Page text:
Small-business bankruptcy program adds new risk to home equity loans
To their list of worries about how the coronavirus pandemic is affecting customers and their own bottom lines, bankers can now add this: a potential spike in home mortgage modifications tied to small-businesses bankruptcies.
Many entrepreneurs opening a business for the first time will often use the equity in their homes as collateral on loans needed to buy equipment or hire workers.
Last year, Congress made changes to the bankruptcy code that allowed borrowers to modify these second mortgages in the event their businesses fail, perhaps saving them from having to sell their homes to settle their debts. Protections were further expanded when the coronavirus relief package was passed in March.
But while these changes provide a measure of relief to borrowers — particularly with bankruptcies expected to increase as the pandemic drags on — they can cause problems for banks and investors that hold the loans.
That’s because interest rates are often lowered in the modification process, reducing a loan’s value. In one case involving a mortgage on a bed and breakfast in California, the owner proposed a plan in the new bankruptcy program that would have reduced the secured portion of the mortgage to the value of the property and would be paid down over a new 30-year term at 4.25% interest. The servicing company handling the loan had proposed selling the property to satisfy the owner’s debts, though the case has yet to be resolved.
“It could be a headache in that a mortgage that a lender thought was not modifiable is now suddenly modifiable,” said Bonnie Pollack, a partner at Cullen and Dykman who represents lenders in these new bankruptcy cases.
The new subchapter V of the Chapter 11 bankruptcy process was signed into law last year and became available in February. It provides small-business owners and individuals with business debt of up to a little more than $2.7 million with a streamlined path to restructuring. One of the advantages to subchapter V allows a residential property owner to have their mortgage modified to lower their monthly payments and ease some terms as long as the home loan was taken out to fund their business — often in the form of a cash-out home equity refinance, or collateral mortgage for business debt.
The coronavirus relief package expands, until March 2021, the debt limit for subchapter V to $7.5 million, increasing the number of potential mortgages with terms once thought set in stone at risk of being eased.
Banks have been combing through their portfolios searching for which mortgages might suddenly be modified in the new bankruptcy program. An exact number across the industry is hard to pin down, but a 2018 survey by the Federal Deposit Insurance Corp. shed some light on how often small-business owners use the equity in their homes to secure a loan.
Roughly $18.3 billion in C&I loans were secured by one-to-four unit residential properties at the time of the survey, according to the FDIC report.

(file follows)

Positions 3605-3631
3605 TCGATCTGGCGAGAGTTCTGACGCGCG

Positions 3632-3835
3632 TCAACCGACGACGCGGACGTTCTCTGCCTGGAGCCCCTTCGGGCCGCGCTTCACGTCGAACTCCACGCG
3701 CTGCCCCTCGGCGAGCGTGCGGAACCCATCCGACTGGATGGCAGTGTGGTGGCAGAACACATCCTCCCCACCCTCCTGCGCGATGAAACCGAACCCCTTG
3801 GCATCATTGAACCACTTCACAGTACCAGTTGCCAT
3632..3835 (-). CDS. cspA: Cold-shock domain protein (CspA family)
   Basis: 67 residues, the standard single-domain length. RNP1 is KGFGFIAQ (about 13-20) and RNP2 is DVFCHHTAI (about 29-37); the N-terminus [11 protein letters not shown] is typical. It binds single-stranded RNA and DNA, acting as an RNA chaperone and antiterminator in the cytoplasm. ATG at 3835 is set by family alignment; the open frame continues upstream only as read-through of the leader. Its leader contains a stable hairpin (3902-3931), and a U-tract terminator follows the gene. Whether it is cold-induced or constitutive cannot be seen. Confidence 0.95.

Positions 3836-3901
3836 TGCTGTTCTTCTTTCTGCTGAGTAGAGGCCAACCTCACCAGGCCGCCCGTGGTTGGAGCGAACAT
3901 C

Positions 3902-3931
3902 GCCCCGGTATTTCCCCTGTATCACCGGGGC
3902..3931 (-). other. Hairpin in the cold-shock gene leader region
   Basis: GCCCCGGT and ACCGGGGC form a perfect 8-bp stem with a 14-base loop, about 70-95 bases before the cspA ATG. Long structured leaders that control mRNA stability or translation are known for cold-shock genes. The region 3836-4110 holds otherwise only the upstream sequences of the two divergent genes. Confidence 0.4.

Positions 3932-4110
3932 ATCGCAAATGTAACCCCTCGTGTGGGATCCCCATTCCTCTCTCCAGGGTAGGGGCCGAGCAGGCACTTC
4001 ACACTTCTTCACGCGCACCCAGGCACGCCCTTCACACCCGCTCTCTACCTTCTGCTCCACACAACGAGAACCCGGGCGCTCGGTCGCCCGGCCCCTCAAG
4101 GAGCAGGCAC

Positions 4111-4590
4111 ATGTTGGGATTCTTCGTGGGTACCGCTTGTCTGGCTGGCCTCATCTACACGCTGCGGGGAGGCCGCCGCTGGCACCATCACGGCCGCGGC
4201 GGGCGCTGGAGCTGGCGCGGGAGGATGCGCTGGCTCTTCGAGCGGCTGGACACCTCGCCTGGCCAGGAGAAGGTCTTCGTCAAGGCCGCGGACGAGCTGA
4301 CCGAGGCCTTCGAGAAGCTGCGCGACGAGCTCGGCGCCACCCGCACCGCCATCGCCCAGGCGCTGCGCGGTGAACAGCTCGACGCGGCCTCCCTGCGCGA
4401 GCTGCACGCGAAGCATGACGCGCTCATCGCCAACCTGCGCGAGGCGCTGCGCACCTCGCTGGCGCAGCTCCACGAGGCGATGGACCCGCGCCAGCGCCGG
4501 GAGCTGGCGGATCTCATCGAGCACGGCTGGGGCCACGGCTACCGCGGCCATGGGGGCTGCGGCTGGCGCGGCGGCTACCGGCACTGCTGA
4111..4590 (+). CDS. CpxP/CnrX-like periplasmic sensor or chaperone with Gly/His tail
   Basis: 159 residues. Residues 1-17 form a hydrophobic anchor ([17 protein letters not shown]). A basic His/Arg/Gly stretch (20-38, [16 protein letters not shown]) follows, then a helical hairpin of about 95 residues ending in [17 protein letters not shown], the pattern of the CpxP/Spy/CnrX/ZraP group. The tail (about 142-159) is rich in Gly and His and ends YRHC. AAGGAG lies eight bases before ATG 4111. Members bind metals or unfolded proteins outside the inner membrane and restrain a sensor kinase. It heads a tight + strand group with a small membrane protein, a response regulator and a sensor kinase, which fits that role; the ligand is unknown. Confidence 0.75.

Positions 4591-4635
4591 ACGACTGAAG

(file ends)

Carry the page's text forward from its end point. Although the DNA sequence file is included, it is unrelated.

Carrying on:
A Wells Fargo spokesman, after consulting with mortgage and bankruptcy experts within the San Fransisco bank, indicated the scope of the issue has yet to come into focus but that lenders were wary of the potential impact.
“We’re aware of the changes to the bankruptcy code that were enacted as part of the CARES Act and will monitor any potential impacts to our portfolio,” the spokesman said, referring to the Coronavirus Aid, Relief, and Economic Security Act. “However, it’s too early to speculate about what those might be.”
Pollack said that loans backed by the U.S. Small Business Administration can shed some light on the size of the universe of mortgages affected by the change. The agency, Pollack said, often requires some kind of collateral for financing, which could take the form of equity tapped from a second mortgage on the borrower’s home.
So far, relatively few businesses have tested the new bankruptcy program. But John McMickle, co-founder of North South Government Strategies, a regulatory affairs consultancy, said that is expected to change. Many forbearance plans banks granted to businesses at the start of the crisis are scheduled to expire in the months ahead, and it’s unclear how many will be able to make their payments again. The SBA’s Paycheck Protection Program stopped taking new applications on June 30. And Congress has been slow to pass any further stimulus, though negotiations are underway.
Meanwhile, there have been more than 500 bankruptcy filings in the new subchapter V program since it launched in February, according to legal data company Epiq AACER, and the pace is picking up. Of those, 133 were filed in June alone.
“Everybody anticipates that at some point there will be an increase in these,” McMickle said. “Will it work? No one really knows, especially if a lot of cases come in.”
Already small business owners are testing the revised bankruptcy laws and seeking to modify mortgages secured by their residences.
James Bailey, a bankruptcy attorney and partner at the law firm Bradley, said that some small-business owners have had their modification under subchapter V challenged by the lender, notably in the case of the bed and breakfast.
The company handling that mortgage objected to the modification of the loan against a mansion that was both operated as a business and served as the owner’s principal residence. The court held that it would need to consider a number of factors to determine whether the mortgage was not used primarily to acquire the property and whether the loan proceeds were used primarily in connection with the small business. Bailey said lenders should continue to monitor the development of the law in this area.
“Lenders need to be aware that this is out there,” Bailey said.